One other point. If the borrowing costs of the government, the interest rate they pay, the average interest rate across all the debt is less than the nominal growth rate in the economy, then you can run deficits. It's that sustainable because your debt to GDP ratio won't rise. It's a product of budget math. Since the financial crisis up till now, that's been the case, so-called R, the interest rate on the debt, has been less than G, the nominal growth rate of the economy, so that gave us a lot of so-called fiscal space. We could borrow aggressively and help us navigate through the pandemic and get to the other side of that and not be in a dire situation. But now interest rates are higher, R is higher. The 10-year treasury yield is now close to 4% and G is probably about 4%. That's nominal potential growth rate of the economy. So we're getting pretty close to R equals G and if R rises above G, then we can't run deficits. I mean, then debt will become unsustainable. So we're getting to a place where we really do need to think about our long run fiscal situation.
I'll say one last thing about all this and tie it all together. I don't think though we'll generate the political will to do anything substantive about this until interest expenses' share of GDP is measurably higher, until a lawmaker can tell the population, the electorate, look, if we don't do something, we're going to be paying more to Chinese bond holders, Japanese bond holders, Saudi bond holders, British bond holders than we're paying to defend ourselves around the world in our military budget. So once that happens, once the interest expense is high enough that someone can connect those dots for people, I think that's when we will make a change.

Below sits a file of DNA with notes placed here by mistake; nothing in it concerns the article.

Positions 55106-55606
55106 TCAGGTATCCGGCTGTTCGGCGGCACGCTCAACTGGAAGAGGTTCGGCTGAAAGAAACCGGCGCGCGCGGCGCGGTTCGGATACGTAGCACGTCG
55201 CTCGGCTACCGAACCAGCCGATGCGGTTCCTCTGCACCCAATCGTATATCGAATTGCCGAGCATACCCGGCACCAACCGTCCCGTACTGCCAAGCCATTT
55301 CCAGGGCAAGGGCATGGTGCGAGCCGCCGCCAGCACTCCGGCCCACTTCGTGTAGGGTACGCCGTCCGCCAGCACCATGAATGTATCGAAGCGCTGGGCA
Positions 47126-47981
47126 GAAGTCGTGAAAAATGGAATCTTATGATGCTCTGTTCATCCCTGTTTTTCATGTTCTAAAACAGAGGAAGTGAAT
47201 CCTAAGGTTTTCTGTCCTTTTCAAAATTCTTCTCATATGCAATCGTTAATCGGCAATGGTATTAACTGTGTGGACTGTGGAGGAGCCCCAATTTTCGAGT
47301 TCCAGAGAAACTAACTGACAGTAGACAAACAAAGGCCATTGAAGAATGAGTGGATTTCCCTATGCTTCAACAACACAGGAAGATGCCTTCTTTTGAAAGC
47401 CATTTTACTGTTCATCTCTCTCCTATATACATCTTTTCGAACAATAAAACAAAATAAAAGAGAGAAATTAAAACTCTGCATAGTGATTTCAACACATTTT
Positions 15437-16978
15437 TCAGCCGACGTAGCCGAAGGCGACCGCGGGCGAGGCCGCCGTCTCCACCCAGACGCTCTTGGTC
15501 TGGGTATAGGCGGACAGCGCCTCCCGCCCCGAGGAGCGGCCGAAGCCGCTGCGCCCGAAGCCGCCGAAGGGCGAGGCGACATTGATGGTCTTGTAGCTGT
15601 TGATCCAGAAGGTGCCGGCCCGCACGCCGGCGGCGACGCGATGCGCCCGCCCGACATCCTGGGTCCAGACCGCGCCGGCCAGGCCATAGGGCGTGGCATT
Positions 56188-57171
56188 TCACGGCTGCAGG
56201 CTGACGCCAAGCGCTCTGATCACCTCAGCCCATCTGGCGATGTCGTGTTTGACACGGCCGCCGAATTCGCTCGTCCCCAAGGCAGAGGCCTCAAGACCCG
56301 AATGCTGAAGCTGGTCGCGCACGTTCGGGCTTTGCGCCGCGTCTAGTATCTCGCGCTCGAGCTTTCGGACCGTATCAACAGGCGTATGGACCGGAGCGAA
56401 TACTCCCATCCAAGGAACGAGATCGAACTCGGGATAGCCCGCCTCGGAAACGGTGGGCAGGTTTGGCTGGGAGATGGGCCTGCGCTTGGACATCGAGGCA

In fact, that's what we did back in the '90s. If you go back to the 1990s, the last time we really addressed our long-term fiscal situation, that's when interest expense was 6/7% of GDP. And that was Clinton and Bob Rubin, who was the treasury secretary at the time, could generate the political will to pass the kind of legislation they needed to address that, and we ended up by the end of the 1990s with a surplus. You may remember, I think the last year we had an actual surplus was 2000, Y2K, something like that. A lot of other factors contributed to that, but the fiscal discipline was very important. So my point is I don't think we're going to really do, I'm not counting on lawmakers doing anything of substance here, maybe not doing any more damage, but nothing of substance to address this problem until they can connect the dots for the electorate and that's going to require interest expense being a lot higher as a share of GDP.
Marisa DiNatale: Okay. Okay, those-
Mark Zandi: That was a good [inaudible 00:36:01]. Yeah.
Marisa DiNatale: No, that was great and I think that answered all the questions sort of on the fiscal side.
Mark Zandi: Oh, good. Good, good. Do you want me to take the baton?
Marisa DiNatale: Yeah, why don't you take the baton and then I'll come back to you later.
Mark Zandi: Okay, very good. So Chris, you're up again and I think we're going to talk about inflation and we've got a bevy of questions around inflation, and I'll start you off with an easy one. What's behind this high inflation? What is the cause of the high inflation that we're suffering right now?
Cris deRitis: Well, let's see. You have demand exceeding supply foundationally. We still have the high oil prices, high gas prices, still certainly relative to where they were a year ago. So that's still a factor here in terms of the overall inflation that we're feeling as well as that then feeding into food prices. But then as the Fed has highlighted, we are certainly focused more on the service side of the price spectrum as well and we are getting those housing costs that we referred to earlier, still continuing to put upward pressure on prices overall. And that's just going to take time to work its way through given the lags between rents and home prices. And beyond that, we have concerns about the service sector ex-housing. So some of those high wages that Marisa referred to continue to put some upward pressure. We have at the core, it's been the supply chain issues that have kept prices high over the last few months. Those are continuing to fade but they're not gone entirely yet and so that's certainly part of the equation as well.